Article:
For the home own­ers all this re­quires just a sim­ple tap on the screen, while un­der­neath the Cre­stron con­trol sys­tem is ac­ti­vat­ing cup­boards full of tech­nol­ogy to achieve the de­sired goals. The light­ing boards and air-con­di­tion­ing sys­tems, for ex­am­ple, re­side in sev­eral se­cure and weath­er­proofed cab­i­nets in a rock-walled un­der-house area along with the pool main­te­nance equip­ment.

There’s a sec­ond main desk­top Cre­stron screen in the mas­ter bed­room, but Tony is quick to point out that the ‘light’ switches around the home are of­ten the go-to con­trols, and for more than just light­ing. Nice switches, too, us­ing

Cre­stron’s As­cent solid metal face­plates and the ver­sa­tile Cameo key­pad switches. The in­te­rior de­sign af­forded use of four dif­fer­ent As­cent de­signs, with gold face­plates down­stairs, sil­ver on the main level, black in the theatre, and grey up­stairs. These are sup­ple­mented by mo­tion con­trols for au­to­matic lights when re­quired.

“One of the things I love about Cre­stron is these switches,” en­thuses Tony as we moved into the mas­ter bed­room. “You can print what­ever you like on the but­tons, and you can use the but­tons for mul­ti­ple tasks… So here by the bed­room door I’ve got one but­ton which turns off the whole room when I leave — the sound, the light, ev­ery­thing. But when I’m com­ing up to bed I hold it down a lit­tle bit longer and it turns off ev­ery­thing down­stairs in­stead — the TV, the lights, ev­ery­thing. So the way they work can be very ver­sa­tile. And over here by the bed, these up and down but­tons con­trol the au­dio vol­ume, and this one changes the source. But when the source is off I can use the same up/down ar­rows for the blinds in here.”

“And you have a panic but­ton up here don’t you?” asked in­staller David.

“That’s right, there’s a com­bi­na­tion we can use to trig­ger a back-to-base alert — should we ever need it. It’s just one part of the se­cu­rity mix and so easy to add in when the se­cu­rity sys­tem is so tightly in­te­grated into the smart home sys­tem… you’ve al­ready seen all the cam­eras record­ing and how they’re all avail­able from the Cre­stron screens.”

In­deed we had, with a neat swipe be­tween cam­era im­ages, too.

“An­other thing was at night time when maybe every­one’s asleep and I’m down in the cin­ema, I won’t hear the door­bell or even the alarm,” con­tin­ued Tony. “So I asked David to pro­gram the sys­tem so that the lights in the cin­ema flash if the alarm is trig­gered, so I can check what’s go­ing on — turn the lights on out­side, check the cam­eras. A few things like that I’ve asked David to pro­gram since we’ve been liv­ing with the sys­tem. And the ac­cess con­trol is in­te­grated with the se­cu­rity, so I can see in­stantly if any doors are left un­locked, and if we for­get to close a door we get a lit­tle alert af­ter sev­eral min­utes.”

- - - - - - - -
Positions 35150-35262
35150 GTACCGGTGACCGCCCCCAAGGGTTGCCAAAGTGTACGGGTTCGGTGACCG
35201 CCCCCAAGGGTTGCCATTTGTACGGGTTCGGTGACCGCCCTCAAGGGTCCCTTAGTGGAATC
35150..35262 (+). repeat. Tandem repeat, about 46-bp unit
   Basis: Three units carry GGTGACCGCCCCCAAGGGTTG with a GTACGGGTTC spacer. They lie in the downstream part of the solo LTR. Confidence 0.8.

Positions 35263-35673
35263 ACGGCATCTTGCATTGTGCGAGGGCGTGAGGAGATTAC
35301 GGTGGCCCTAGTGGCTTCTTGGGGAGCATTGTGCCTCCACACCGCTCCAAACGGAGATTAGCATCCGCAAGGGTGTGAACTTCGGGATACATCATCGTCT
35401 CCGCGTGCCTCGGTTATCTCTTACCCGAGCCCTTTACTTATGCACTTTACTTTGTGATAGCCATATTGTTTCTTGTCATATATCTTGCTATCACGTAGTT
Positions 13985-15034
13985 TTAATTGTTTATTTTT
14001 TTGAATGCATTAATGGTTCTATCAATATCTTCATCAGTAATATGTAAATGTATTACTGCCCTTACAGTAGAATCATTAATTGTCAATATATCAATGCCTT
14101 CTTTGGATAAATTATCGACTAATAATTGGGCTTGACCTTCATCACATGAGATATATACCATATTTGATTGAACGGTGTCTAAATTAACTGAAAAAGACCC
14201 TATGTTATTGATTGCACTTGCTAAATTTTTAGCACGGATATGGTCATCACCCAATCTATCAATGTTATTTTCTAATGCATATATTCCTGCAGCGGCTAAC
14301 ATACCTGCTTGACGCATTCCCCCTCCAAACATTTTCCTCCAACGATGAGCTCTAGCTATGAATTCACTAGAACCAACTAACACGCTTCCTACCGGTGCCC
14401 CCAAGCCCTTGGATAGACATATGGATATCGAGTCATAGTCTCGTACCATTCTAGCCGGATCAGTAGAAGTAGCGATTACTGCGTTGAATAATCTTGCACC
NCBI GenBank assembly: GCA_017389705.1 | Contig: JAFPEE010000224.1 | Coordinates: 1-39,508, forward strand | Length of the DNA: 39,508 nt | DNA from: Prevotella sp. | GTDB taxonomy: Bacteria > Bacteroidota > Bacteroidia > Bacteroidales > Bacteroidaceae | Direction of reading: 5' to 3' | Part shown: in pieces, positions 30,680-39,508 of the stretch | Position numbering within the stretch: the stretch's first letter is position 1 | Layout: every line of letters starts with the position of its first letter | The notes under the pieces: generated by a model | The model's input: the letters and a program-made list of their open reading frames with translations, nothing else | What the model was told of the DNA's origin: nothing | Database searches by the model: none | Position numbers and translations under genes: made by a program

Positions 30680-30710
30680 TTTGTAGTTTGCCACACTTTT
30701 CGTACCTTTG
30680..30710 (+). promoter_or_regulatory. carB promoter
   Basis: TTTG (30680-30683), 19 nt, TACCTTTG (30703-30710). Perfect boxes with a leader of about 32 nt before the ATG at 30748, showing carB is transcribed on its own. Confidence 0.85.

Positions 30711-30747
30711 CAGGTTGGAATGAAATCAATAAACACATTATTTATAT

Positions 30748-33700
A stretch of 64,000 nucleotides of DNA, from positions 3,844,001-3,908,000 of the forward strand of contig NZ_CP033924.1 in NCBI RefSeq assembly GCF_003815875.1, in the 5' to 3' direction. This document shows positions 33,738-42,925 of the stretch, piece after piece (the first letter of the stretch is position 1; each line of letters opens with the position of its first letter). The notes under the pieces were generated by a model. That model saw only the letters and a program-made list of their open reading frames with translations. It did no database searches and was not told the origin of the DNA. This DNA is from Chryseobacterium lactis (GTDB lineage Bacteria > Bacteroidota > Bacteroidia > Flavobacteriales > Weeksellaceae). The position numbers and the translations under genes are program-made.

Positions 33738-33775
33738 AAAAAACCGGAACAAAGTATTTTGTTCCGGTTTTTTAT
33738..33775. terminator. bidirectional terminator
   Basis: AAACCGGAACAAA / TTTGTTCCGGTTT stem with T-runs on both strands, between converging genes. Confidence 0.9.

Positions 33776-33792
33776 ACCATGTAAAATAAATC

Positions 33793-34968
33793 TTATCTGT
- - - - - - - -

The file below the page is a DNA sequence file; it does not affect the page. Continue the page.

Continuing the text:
And the same con­trol of the house is avail­able to Tony from any­where via his phone.

“So on my way home I’ll turn the air-con on from my car,” he says, then af­ter a pause, “though not while I’m driv­ing, ob­vi­ously…”


The en­try to the walk-in robe off the mas­ter bed­room used to have air-con con­trols on the wall, “but I don’t need them any more,” says Tony.

“The Daikin air-con­di­tion­ing in­te­grates with the Cool­mas­ter con­trol adapter and that’s talk­ing to Cre­stron,” ex­plains in­staller David, “so you can touch a Cre­stron switch for air-con con­trol.”

Or not even touch it, in­deed, since some ac­tiv­i­ties op­er­ate via sen­sors or mas­ter timers.

“So I’ve got fans in the sub­floor to con­trol the mould here,” says Tony. “And Cre­stron ba­si­cally turns those fans on and off on au­to­matic timers, plus it’s also smart enough to know that when the air­con’s on, those fans aren’t needed, be­cause that draws in air any­way.”

An­other ex­am­ple of pro­grammed au­toma­tion is the build­ing’s lou­vres. A wind sen­sor puts them up to pro­tect them un­der windy con­di­tions — but doesn’t bring them back down again af­ter­wards.

“And that an­noyed me, be­cause I pre­fer them down,” says Tony. “So I asked David to have the Cre­stron check in the morn­ing, and if they’re up, it’ll bring them down again.”

And with Cre­stron’s abil­i­ties to set scenes with mul­ti­ple changes all im­ple­mented at the touch of a but­ton, there’s also an ‘away’ mode.